A mixture of the iridium complex (6A) (250 mg, 0.398 mmol), tetrakis(1-pyrazolyl)borate (TPB) potassium salt (250 mg, 0.786 mmol) and dichloromethane (25 mL) was stirred at room temperature under N2(g) for 23 h. The solvent was removed and the mixture was purified over silica gel chromatography using ethyl acetate-light petroleum (1:10 to 1:3) as elute to give a yellow powder of (6D) (206 mg, 59%); 1H (400 MHz; CDCl3) 0.68 (6H, m, Me), 1.21-1.28 (2H, m, CH2), 1.36-1.58 (6H, m, CH2), 4.23 (6H, s, Me), 6.12 (4H, m, PyrazolylH), 6.40, (2H, d, 7.6 Hz, ArH), 6.45 (2H, m, PyrazolylH), 6.71 (2H, m, PyrazolylH), 6.88 (2H, m, ArH), 7.00 (2H, m, ArH), 7.20 (2H, m, PyrazolylH), 7.53 (2H, d, 7.6 Hz, ArH), and 7.68 (2H, m, PyrazolylH). The photoluminescence quantum yield of a neat film of 6D spin coated from a solution of chloroform is 1%, having the CIE coordinates x=0.16, y=0.19.
A mixture of the iridium complex (6A) (370 mg, 0.589 mmol), the triazole ligand (MePrPhTriazole) (SC) (710 mg, 3.53 mmol) and silver triflate (303 mg, 1.18 mmol) was heated with oil bath temperature of 170° C. for 19 h under N2(g). The mixture was allowed to cool to room temperature and purified over silica gel using ethyl acetate-light petroleum (1:50 to 1:2) as elute to give a yellow powder of 6B (450 mg, 96%); 1H (400 MHz; CDCl3) 0.69 (9H, t, 7.3 Hz, Me), 1.09-1.22 (3H, m, CH2), 1.30-1.44 (3H, m, CH2), 1.82-1.94 (3H, m, CH2), 2.14-2.26 (3H, m, CH2), 4.16 (9H, s, Me), 6.61 (3H, d, 7.5 Hz, ArH), 6.81 (3H, m, ArH), 6.90 (3H, m, ArH), and 7.52 (3H, d, 7.7 Hz, ArH). The photoluminescence quantum yield of a neat film of 6B spin coated from a solution of chloroform is 9%, having the CIE coordinates x=0.21, y=0.30.
An organic electroluminescent device having the structure glass substrate/ITO/Compound 6B (100 nm)/TPBI (40 nm)/LiF (5 nm)/Ca (20 nm)/Al (100 nm) was prepared. When operated under a forward bias of 5V the device emitted blue light having the CIE coordinates x=0.21, y=0.31.
Onto a glass substrate carrying an ITO anode was deposited a layer of PEDT/PSS (polyethylene dioxythiophene/polystyrene sulfonate available from H. C. Starck of Leverkusen, Germany) by spin-coating. An phosphorescent layer comprising the host material di(t-butyl)CBP, the phosphorescent compound 6B and, optionally, polymethylmethacrylate (PMMA) was deposited over the PEDT/PSS by spin-coating a mixture of the phosphorescent layer components from toluene solution. The quantity of compound 6B in the mixture was 10% by weight.
A cathode comprising a first layer of lithium fluoride and a second layer of aluminium was then deposited over the phosphorescent layer by vacuum evaporation. The level of PMMA in the phosphorescent layer was varied.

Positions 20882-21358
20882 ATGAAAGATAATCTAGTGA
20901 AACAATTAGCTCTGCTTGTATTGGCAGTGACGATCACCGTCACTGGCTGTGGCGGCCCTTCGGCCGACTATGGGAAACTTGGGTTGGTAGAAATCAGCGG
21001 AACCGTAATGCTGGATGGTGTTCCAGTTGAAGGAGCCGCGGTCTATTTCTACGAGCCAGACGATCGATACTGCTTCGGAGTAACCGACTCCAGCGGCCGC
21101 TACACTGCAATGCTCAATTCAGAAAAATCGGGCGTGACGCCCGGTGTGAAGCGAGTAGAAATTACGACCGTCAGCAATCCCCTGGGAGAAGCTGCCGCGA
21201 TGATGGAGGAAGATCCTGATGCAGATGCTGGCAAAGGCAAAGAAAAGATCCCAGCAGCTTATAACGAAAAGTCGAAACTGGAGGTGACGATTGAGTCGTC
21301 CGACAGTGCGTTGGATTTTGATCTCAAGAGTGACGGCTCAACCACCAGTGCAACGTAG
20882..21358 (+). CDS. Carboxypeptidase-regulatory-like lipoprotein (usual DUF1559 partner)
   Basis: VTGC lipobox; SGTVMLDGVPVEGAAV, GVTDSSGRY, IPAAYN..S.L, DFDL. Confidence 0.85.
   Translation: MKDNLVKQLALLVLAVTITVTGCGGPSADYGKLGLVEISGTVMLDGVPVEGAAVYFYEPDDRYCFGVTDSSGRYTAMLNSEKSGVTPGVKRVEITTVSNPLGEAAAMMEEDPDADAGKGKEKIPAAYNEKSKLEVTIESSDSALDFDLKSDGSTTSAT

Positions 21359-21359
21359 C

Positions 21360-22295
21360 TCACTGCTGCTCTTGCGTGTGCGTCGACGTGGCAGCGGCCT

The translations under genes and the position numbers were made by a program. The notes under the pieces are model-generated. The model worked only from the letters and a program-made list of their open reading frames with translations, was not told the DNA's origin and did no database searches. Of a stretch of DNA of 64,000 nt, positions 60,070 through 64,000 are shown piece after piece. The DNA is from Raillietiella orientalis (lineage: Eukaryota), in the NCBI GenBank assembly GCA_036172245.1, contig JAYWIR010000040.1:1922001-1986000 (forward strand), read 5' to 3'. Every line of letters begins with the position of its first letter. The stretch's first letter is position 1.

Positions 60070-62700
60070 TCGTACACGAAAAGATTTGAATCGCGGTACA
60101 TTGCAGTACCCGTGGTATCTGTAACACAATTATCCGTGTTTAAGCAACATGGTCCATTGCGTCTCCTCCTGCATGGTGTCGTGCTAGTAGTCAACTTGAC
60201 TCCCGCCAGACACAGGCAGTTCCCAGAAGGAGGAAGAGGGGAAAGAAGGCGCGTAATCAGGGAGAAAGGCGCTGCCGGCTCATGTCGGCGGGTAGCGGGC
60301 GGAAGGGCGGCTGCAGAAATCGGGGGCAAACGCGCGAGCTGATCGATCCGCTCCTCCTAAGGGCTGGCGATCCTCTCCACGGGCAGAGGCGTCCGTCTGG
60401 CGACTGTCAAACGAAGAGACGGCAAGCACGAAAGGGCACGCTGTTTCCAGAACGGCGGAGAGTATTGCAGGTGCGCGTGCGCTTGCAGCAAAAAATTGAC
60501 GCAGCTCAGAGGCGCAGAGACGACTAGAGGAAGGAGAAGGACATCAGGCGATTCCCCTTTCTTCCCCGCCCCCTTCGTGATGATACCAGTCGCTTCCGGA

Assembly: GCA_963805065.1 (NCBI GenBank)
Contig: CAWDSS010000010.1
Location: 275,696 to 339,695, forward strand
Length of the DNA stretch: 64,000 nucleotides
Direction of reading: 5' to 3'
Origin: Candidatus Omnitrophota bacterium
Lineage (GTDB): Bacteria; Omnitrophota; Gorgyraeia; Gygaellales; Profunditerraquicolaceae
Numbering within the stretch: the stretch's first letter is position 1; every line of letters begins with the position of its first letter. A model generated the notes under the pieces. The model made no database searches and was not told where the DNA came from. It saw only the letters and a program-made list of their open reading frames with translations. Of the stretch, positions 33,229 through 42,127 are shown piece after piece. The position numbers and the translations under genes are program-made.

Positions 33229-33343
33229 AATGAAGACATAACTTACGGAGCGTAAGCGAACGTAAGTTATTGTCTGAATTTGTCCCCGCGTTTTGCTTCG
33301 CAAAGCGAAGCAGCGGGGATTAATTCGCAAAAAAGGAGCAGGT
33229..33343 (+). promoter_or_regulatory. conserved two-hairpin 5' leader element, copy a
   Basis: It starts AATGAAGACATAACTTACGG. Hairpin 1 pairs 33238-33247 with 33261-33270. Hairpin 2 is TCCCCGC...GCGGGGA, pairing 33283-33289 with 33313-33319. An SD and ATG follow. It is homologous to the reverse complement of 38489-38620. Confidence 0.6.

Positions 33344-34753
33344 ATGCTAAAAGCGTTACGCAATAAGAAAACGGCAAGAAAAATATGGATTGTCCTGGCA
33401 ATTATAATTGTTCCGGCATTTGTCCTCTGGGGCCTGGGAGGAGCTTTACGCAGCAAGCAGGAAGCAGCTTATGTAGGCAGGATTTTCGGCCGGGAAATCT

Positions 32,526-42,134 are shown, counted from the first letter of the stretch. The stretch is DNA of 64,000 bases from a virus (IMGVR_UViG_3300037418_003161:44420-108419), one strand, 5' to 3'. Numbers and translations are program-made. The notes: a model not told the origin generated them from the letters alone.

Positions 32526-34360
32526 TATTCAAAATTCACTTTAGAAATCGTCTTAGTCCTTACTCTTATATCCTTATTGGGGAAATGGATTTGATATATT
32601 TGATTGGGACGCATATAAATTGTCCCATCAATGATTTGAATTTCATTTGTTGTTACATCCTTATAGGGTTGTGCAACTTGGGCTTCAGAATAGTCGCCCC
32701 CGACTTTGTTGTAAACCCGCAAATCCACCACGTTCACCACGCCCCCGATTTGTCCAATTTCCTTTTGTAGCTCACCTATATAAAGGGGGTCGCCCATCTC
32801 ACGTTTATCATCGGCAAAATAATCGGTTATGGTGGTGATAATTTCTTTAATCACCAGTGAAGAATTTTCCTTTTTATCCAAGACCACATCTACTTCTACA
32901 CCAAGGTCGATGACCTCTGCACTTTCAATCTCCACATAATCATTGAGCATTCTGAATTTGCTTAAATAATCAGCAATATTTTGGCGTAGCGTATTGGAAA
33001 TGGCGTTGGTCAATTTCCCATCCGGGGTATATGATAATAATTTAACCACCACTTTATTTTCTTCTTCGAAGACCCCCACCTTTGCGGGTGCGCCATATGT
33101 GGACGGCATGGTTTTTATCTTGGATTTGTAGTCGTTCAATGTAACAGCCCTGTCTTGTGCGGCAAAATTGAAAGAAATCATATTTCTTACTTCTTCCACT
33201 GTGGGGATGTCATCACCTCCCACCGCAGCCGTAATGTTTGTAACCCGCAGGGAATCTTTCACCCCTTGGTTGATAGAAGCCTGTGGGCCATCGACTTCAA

Devices according to Example 11 were also formed using a layer of silicon oxide (SiO) in place of PEDT/PSS.
The devices of Examples 11 and 12 were tested to determine their CIE and quantum efficiency. The results are shown in Table 1 below. The ratio of di(t-butyl)CBP:PMMA:6B is a weight ratio.
The process of Example 11 was followed except that the devices comprise the following structure:
Glass/ITO/SiO/NPD (optional)/combined host-emitter 6B/TPBI/LiF/Al
Both the hole transporting NPD layer, when present, and the combined host-emitter layer were formed by vacuum evaporation. The host materials used were CBP and MTDATA.
The best results (i.e. where emission from the host material was minimised) were obtained using mTDATA with the NPD layer present. A device having a hole transport layer of NPD and an electroluminescent layer of mTDATA:Compound 6B (9:1 ratio) gave a maximum quantum efficiency of 0.44%, CIE-x 0.175, CIE-y 0.232.
No doubt the teaching herein makes many other embodiments of, and effective alternatives to, the present invention apparent to a person skilled in the art. The present invention is not limited to the specific embodiments described herein but encompasses modifications which would be apparent to those skilled in the art and lying with the spirit and scope of the attached claims.
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|U.S. Classification||428/690, 313/504, 257/E51.044, 428/917|
|International Classification||H01L51/00, H01L51/30, C09K11/06, H01L51/54, H01L51/50, C07F15/00, H05B33/14|
|Cooperative Classification||Y10S428/917, H01L51/5016, H01L51/0085, H01L51/0062, C09K11/06, H01L51/0037, C07F15/0033, H05B33/14|
|European Classification||C09K11/06, H01L51/00M12F2, C07F15/00N3, H05B33/14|
|Oct 22, 2013||CC||Certificate of correction|
|Jan 11, 2016||FPAY||Fee payment|
Year of fee payment: 4